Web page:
During the last two decades scholars of democratization have increasingly paid attention to how external actors contribute to pushing democratization forward in countries all around the world. The literature on the external dimension of regime change, however, is still in its nascent, and several problems therefore haunt it. For one, focus has remained exclusively on positive external factors, while the negative side of the coin has largely been left untouched. Moreover, most studies have so far lacked methodological stringency, and our understanding of how external actors exert their influence has remained insufficient.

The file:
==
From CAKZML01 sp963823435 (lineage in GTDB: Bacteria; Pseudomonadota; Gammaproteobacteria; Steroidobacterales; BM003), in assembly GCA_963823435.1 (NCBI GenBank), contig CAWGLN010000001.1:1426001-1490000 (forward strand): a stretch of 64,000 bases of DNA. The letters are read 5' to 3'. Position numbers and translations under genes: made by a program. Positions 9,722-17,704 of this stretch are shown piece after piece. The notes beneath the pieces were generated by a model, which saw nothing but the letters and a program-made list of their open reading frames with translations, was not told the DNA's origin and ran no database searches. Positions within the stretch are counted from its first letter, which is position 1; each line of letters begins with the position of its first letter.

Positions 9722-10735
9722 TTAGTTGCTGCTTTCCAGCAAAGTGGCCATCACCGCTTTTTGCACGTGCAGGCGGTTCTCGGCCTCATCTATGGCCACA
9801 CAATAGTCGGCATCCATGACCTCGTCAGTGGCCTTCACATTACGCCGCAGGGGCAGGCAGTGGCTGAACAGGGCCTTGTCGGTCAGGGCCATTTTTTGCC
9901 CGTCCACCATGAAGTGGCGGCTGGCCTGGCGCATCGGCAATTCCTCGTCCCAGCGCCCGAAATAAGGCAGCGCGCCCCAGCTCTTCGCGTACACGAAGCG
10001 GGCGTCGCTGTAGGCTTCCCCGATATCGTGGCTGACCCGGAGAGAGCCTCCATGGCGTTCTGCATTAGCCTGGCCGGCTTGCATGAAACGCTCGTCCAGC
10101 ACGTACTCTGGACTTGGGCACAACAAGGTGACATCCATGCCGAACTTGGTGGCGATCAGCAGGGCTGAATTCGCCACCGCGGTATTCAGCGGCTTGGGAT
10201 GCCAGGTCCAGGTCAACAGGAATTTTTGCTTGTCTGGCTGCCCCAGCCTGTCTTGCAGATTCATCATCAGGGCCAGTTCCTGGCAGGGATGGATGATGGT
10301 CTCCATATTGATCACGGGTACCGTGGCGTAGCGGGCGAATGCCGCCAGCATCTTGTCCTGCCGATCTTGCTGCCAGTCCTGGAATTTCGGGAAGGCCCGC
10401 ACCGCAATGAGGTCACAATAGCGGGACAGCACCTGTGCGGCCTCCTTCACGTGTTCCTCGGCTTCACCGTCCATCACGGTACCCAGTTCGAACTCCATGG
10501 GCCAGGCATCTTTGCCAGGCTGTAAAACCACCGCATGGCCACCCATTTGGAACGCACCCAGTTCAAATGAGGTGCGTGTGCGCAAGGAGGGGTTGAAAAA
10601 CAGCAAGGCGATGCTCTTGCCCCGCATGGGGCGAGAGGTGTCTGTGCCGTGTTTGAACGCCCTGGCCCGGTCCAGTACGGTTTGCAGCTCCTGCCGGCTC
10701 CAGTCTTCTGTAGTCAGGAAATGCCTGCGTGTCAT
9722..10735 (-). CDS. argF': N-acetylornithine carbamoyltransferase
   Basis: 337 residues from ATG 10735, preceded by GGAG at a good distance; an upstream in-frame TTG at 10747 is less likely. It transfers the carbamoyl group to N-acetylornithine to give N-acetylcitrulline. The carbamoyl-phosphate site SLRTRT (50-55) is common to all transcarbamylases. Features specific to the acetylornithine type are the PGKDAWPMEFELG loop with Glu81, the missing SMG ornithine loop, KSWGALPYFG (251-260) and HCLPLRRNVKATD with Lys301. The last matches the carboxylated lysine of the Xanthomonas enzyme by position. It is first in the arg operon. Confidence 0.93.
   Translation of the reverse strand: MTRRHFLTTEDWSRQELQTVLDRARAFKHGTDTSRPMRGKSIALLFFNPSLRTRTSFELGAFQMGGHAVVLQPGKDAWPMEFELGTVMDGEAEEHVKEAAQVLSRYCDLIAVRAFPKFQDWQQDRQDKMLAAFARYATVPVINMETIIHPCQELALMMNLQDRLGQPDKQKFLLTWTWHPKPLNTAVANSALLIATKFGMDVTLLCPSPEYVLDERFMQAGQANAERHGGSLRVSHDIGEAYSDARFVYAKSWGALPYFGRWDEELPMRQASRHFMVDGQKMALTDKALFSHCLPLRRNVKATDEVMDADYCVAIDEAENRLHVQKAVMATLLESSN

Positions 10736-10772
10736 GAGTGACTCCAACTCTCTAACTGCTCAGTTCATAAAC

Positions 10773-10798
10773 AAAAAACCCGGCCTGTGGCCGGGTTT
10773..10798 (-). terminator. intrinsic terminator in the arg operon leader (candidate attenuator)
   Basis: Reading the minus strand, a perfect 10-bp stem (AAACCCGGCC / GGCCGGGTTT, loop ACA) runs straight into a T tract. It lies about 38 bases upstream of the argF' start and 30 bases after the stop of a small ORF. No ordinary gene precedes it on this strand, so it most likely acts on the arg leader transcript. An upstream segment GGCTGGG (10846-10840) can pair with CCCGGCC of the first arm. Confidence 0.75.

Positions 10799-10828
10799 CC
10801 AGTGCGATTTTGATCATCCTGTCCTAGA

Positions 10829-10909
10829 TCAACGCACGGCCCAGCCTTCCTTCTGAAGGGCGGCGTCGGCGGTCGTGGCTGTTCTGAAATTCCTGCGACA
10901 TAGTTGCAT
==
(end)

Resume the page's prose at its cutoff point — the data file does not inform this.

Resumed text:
With this dissertation, the imbalance is sought rectified. A comprehensive analytical framework for the study of external actors is worked out, a theoretical model, based on Levitsky and Way’s leverage-linkage model but adding a more solid micro-foundation in what is termed domestic gatekeeper elites is constructed, and finally, a comparative study mapping both the positive and negative influence exerted by Russia and the EU in Moldova, Ukraine, and Belarus in 1991-2010 is conducted. The study gives support to the theoretical argument proposed, and it clearly demonstrates that to fully understand political development, both the positive and negative side of the external dimension must be accounted for.
Udgivet marts 2012
Udgivet hos Lynne Rienner Publishers:
Russia vs. the EU: The Competition for Influence in Post-Soviet States
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